I’m fascinated by self-improvement.  Devouring books like “The Willpower Instinct”, “The Power of Habit”, and “Mindset”. I listen to podcasts about happiness, so called deconstructing world class performers, and improving my teaching constantly in my ears.  So I know a beginners mindset is a good thing.  Trying new things, stretching yourself, and even failing all make you stronger. But yet even thinking about letting go of running, of that massively important part of my ego, source of happiness, friendships and successes, is downright terrifying regardless of the benefits I fully know and truly believe await me.

Filling the void left by running is so much more than finding a competitive outlet.  As my high school coach Brian Davis said, “running is not a sport, its a lifestyle” and its been my lifestyle for so long.  Hence if I was a runner, who am I now, and more importantly who will I become.  I know that feeling a void left by running includes try to come to grasp with Matt Laye the non-runner and coming up with a better blog subtitle than “Adventures in non-running by a scientist”.  For now know that I’m not secret training offline.

[Post Update: August 27th, 2017. I recognize now that running is not what defines me, nor is the non-running options that I thought about so hard.  This entire time I was not asking the right question.  This idea of “I”, “self”, and ego are not the correct things to focus on.  As my meditation has deepened and my reading of stoic philosophy increased I am starting to understand that what I can’t control does not define me. The self is an illusion that we try to aspire to when all we have is our thoughts and physically being in this specific moment.  So I am not a runner, or a scientist, or a teacher, but I am me in this moment as much as I can be without as little ego as possible]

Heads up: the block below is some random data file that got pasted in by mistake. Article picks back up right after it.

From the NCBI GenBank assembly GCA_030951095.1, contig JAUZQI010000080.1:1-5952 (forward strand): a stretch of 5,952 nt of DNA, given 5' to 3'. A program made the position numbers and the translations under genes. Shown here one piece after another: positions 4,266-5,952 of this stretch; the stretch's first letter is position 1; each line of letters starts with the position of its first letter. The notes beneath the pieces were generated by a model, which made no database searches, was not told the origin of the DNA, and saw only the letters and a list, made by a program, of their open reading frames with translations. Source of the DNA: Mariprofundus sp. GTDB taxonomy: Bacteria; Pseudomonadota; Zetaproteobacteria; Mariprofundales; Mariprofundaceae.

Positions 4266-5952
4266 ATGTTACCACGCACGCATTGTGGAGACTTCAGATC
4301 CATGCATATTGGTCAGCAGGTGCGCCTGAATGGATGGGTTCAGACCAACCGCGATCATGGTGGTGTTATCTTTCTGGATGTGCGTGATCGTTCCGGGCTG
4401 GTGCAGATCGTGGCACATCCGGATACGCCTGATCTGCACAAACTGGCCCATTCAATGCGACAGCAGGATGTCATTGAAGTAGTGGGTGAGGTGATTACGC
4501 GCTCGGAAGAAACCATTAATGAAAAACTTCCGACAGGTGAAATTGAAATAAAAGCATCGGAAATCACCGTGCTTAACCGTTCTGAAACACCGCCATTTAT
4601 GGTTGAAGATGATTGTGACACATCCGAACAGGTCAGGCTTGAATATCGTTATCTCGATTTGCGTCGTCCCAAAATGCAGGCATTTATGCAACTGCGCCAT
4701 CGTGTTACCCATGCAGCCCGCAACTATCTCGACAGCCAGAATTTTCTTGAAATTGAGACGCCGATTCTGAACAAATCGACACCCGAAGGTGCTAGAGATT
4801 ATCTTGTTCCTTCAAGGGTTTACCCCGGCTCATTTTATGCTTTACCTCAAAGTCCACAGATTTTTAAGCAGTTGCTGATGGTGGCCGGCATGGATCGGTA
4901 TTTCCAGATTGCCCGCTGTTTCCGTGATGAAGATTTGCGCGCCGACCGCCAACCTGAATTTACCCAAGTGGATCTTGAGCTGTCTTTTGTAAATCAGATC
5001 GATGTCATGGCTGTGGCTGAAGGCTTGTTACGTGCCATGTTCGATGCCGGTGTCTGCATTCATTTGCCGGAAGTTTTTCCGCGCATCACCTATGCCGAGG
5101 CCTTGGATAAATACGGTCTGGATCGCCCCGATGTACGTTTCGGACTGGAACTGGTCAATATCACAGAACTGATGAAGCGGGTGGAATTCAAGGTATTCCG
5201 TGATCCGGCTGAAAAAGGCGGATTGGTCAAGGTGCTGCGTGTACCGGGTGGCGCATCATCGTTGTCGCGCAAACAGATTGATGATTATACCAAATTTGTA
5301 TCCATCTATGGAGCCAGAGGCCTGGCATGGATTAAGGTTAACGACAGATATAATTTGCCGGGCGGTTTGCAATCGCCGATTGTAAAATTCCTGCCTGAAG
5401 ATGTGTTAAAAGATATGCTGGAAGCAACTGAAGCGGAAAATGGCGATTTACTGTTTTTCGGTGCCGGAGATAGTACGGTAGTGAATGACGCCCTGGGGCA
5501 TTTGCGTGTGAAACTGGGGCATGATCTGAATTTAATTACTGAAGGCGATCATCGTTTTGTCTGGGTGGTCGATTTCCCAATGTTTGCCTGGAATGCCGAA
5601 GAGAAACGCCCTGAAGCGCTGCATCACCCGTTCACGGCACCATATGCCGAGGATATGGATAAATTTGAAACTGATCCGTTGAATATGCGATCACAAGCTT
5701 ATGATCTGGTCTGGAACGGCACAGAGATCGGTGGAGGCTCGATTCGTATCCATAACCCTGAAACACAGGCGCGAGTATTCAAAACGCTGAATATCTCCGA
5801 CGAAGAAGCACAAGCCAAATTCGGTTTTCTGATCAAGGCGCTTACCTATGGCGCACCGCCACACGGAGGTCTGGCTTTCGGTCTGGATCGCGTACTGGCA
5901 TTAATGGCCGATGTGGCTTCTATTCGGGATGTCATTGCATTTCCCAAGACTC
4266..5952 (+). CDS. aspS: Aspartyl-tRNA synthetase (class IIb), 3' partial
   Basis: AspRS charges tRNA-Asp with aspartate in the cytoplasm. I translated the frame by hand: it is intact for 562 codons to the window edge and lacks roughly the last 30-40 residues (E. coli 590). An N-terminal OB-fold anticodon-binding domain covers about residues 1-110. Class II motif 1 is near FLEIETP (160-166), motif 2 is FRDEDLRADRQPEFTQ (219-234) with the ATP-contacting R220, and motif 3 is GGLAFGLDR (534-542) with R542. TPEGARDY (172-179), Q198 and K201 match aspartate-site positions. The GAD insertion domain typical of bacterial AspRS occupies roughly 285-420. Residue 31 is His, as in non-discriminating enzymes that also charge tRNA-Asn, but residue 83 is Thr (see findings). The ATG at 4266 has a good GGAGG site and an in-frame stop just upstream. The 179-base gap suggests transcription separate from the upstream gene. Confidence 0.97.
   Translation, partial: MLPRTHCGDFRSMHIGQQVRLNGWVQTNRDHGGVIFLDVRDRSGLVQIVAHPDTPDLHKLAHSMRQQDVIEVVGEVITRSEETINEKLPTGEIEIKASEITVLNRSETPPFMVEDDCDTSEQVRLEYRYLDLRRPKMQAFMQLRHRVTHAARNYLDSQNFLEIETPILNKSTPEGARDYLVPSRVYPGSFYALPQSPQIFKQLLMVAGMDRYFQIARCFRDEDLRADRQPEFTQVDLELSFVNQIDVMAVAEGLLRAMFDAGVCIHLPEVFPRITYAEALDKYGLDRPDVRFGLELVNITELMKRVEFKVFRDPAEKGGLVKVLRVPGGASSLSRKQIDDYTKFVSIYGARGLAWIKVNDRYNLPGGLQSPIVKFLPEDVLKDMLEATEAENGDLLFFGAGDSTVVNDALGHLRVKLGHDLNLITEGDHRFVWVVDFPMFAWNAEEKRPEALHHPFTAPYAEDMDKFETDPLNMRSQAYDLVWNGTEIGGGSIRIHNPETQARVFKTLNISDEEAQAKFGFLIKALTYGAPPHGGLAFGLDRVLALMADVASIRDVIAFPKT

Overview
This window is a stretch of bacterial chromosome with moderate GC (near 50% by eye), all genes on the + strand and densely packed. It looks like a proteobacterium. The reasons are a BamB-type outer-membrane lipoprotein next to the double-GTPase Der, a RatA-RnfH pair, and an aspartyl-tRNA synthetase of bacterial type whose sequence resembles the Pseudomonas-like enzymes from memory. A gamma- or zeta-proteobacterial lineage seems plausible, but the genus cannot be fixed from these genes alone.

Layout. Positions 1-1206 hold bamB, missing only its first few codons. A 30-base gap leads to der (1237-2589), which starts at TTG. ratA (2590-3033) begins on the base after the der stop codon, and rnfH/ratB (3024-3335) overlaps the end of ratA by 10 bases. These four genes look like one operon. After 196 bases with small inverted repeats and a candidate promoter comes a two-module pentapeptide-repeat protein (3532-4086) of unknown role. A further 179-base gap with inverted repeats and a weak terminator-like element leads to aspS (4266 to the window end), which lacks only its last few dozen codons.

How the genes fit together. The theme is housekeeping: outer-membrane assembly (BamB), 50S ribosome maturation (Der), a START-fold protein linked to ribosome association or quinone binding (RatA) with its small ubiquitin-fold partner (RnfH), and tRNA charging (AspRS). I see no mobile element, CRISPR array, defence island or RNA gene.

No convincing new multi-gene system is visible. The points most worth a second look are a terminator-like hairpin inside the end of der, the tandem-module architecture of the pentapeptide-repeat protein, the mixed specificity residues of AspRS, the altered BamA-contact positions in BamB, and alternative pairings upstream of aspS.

More than a Fling

Loch Lomond and the entry to the Highlands

Loch Lomond and the entry to the Highlands

My “A” race is the wedding was my response to Dbo assertion that I either win or don’t bother coming back.  For me, often the race is secondary.  Its about the journey, the people, the landscape, and experiences surrounding the race more so than the performance itself.  My exposure into the culture surrounding trail running, outdoor adventures, and the Scottish highlands was well beyond the 7 hours and 4 minutes it took me to run from Milngavie to Tyndram, the first 53 miles of the well traveled West Highland Way.  It was dancing Ceilidh (pronounced “Kay-lay”) at the finish line, sharing beers with locals at the finish line, dinner in Glasgow with other trail runners, offers of accommodations during my travels, adventure advice, kayaking in Loch Lomond, and having my expectations for the beauty and wildness of the Highlands exceeded in every possible way.

Scottish traditional dancing is sort of like square dancing, but in a kilt.

Scottish traditional dancing is sort of like square dancing, but in a kilt.

I received the wedding invitation at a time when I was just starting to run again after my hamstring injury.  My hamstring was uncooperative, my disappointment from a DNS at Western sorely lingering, and my last race more than 6 months prior.  Still, when I travel I run.  Of course I was going to my friends Charlotte and Craig’s wedding in Scotland (especially since it was in a castle) and of course I immediately searched for races the weekend prior or after the celebrations.

Blair Castle - site of the wedding of Mr and Mrs Anderson.

Blair Castle – site of the wedding of Mr and Mrs Anderson.

Finding the HOKA Highland Fling one week prior to the wedding was just the first bit of the luck on my journey.  Soon I would learn that race director John Duncan was a coaching client of Ian Sharman.  I had my entry into not only the race, but also the local trail/ultra scene.  John graciously arranged my entire race weekend from pre-race hotel, finish line accommodations, and post-race hosts in nearby Glasgow with enough knowledge of the Scottish Highlands to create a lifetime of adventure itineraries.  I was excited about the race sure, but equally excited about the opportunities to interact with the local scene.